(0:14) 4. Edit. Set your message aside for a few hours and then read it again. Be critical and look for words, or even paragraphs, that can be eliminated.

(0:09) I am able to get my messages through because you only have to give me a minute. You're likely to get even less time from a boater.

(0:05) Become skilled at presenting a brief, relevant, and appealing message and you will see more business.

(0:02) And that's the marina minute.

Tuesday, May 17, 2016

First, Understand

(1:04) I had the pleasure of spending several days last week with Steve Zimmerman, owner of four boatyards along the US east coast and a business owner I greatly admire. Every interaction tells me that he truly gets customer service.

(0:58) We were actually chatting about my Minutes when he told me about a philosophy that he has used for years and has instilled in his staff. Whenever you encounter a dissatisfied customer, the first thing you must do is fully understand their perspective by actively listening to them.

(0:51) This can be difficult if you feel the customer is being unfair, unreasonable, or even unscrupulous. It is a natural reaction to become defensive, particularly if you feel your facility has done nothing wrong. But I think switching that reaction to one of empathy can accomplish some amazing things.

(0:43) In the best of scenarios, it will allow you to more quickly determine the problem and find a solution. You can't do that unless you fully understand the problem. It also helps when the customer knows that they've been heard.

(0:37) Often a business will focus in on the problem they have an answer for rather than solving the customer's actual problem. This happened to me recently at a rental car office until after several go-arounds I stated rather forcefully, "You are not listening to what I am saying. Please listen to me."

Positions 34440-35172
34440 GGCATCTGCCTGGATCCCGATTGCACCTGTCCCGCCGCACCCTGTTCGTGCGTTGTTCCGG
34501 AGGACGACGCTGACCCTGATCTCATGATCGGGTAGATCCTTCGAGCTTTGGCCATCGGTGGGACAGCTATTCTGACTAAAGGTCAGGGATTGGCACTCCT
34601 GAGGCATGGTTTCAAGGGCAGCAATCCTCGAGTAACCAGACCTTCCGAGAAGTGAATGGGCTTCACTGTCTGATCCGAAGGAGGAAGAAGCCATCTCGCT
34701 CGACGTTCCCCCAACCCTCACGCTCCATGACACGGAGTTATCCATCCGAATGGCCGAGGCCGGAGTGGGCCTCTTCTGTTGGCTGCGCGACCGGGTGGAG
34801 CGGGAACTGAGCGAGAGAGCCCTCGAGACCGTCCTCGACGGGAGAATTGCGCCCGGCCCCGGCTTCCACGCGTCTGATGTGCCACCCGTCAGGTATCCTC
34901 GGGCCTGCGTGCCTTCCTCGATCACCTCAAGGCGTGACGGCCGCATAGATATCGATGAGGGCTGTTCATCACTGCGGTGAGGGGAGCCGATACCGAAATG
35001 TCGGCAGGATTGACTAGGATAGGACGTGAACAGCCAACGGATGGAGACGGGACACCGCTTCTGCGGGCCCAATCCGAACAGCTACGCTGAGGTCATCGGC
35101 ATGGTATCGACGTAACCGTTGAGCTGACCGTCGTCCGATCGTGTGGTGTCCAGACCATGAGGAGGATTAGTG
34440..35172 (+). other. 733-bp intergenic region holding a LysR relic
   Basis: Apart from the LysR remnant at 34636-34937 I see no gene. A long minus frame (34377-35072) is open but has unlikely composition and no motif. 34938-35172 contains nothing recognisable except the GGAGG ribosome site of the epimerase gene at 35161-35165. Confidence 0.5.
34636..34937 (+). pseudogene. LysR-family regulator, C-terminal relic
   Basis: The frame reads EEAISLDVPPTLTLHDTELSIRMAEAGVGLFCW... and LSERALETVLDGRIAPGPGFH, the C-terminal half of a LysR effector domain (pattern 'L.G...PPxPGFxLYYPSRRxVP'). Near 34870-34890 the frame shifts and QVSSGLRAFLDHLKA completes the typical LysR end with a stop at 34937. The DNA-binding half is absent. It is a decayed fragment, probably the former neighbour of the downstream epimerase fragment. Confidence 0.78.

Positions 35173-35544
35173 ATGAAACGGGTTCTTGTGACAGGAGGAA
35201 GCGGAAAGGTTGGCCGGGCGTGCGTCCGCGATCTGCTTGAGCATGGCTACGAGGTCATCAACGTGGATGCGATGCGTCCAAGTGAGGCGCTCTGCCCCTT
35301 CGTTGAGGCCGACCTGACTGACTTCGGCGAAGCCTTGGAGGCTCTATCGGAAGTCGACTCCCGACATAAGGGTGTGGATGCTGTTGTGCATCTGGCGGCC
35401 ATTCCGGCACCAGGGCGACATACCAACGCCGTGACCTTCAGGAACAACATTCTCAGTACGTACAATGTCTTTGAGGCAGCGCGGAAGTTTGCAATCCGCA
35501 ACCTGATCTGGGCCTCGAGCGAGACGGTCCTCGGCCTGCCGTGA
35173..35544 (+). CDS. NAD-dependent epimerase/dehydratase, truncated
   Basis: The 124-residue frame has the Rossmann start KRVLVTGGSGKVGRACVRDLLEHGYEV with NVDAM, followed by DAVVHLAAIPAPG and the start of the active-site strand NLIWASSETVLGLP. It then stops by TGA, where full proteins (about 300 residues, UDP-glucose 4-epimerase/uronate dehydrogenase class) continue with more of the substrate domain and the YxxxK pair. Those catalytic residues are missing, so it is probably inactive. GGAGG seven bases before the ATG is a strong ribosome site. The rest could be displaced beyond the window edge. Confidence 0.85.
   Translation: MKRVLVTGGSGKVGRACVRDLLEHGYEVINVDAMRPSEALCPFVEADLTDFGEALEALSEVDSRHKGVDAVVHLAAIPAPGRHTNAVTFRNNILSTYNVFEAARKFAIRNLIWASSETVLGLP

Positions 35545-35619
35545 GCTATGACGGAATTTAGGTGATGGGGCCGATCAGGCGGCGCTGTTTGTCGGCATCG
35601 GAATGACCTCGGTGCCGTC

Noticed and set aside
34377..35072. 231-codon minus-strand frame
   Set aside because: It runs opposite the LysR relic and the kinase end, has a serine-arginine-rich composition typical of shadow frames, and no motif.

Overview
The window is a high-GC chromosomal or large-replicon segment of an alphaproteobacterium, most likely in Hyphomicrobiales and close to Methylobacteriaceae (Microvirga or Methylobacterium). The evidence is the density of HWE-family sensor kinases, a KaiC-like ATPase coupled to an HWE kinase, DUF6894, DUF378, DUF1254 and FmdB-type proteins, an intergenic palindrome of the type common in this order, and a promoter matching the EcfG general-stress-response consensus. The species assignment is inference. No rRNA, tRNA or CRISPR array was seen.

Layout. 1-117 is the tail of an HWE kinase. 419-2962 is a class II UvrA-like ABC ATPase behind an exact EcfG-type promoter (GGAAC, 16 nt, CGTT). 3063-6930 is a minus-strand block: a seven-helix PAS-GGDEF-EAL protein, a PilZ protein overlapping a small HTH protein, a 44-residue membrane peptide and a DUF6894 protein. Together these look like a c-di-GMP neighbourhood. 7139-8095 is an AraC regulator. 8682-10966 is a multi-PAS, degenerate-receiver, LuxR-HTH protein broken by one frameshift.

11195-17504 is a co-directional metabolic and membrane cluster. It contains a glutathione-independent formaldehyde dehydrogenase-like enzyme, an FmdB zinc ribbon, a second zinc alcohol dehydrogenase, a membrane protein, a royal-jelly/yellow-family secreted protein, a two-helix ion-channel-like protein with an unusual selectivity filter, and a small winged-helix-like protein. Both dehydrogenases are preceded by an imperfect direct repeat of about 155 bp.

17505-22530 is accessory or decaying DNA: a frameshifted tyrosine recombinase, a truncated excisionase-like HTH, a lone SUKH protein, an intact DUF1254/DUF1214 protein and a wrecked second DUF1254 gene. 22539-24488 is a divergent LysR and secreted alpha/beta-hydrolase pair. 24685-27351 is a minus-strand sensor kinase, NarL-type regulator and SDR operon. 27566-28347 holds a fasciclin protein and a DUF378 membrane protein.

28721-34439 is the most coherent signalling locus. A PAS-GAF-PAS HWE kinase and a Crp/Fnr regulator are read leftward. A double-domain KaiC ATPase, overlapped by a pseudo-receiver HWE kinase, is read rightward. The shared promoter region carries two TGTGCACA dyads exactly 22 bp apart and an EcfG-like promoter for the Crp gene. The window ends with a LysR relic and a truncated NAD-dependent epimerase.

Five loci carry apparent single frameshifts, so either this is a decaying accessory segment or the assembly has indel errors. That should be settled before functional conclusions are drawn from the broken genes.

(0:28) Listening can reveal problems you are not able to see from your perspective. Sometimes you have to see things through the eyes of the customer to understand an issue you didn't know existed.

(0:23) Projecting empathy for the customer can also go a long way to calming a bad situation. Meeting a customer's frustration or anger with kindness and understanding can change the dynamic.

(0:19) At the core, most unhappy customers simply want to be heard and understood. If I feel you have made an effort to understand my point of view, I will be more satisfied, even if my situation does not change.

(0:14) What I liked most about my conversation with Steve was that he doesn't leave this important skill to chance. He periodically does customer service training where the staff role-plays this sometimes difficult skill. That's brilliant.

(0:08) The next time you or your staff encounters a customer complaint, stop, listen, and repeat the customer's concern back to him. Do this until you get it right. Only then are you in a position to decide how to react.

(0:02) And that's the marina minute.

Tuesday, May 10, 2016

VHF Etiquette

(1:15) In my youth, I worked a variety of low level jobs. Often, one of my tasks was answering the phone - I was trained to do it properly as, even back then, good communications was important for customer service.

(1:10) The same is true for marinas and the VHF today but with one huge difference. If I handled a phone conversation poorly, I may have turned off a single customer. On the VHF, you are speaking to every boater within a 25 mile radius!

(1:04) Over the years, I have heard a lot of VHF traffic - some good, some not so good. Here are the things that I think are important to give the right image of your marina when using the VHF.

(0:59) 1. Always answer the VHF
By always, I mean every single solitary time, no exceptions. Hearing a boater hailing and hailing on the VHF with no response sends a bad message about your facility. The VHF is a boater's primary means of communication. Don't make them call you on a mobile phone after 5 failed attempts at the VHF.

(0:48) If you accept transient boaters you must have someone monitoring the VHF during all business hours. If someone can't be in the marina office, use handhelds. Quality handheld VHF radios have become very affordable. You will loose more than the price in one missed transient night or fuel purchase. Always answer the VHF. And answer it quickly.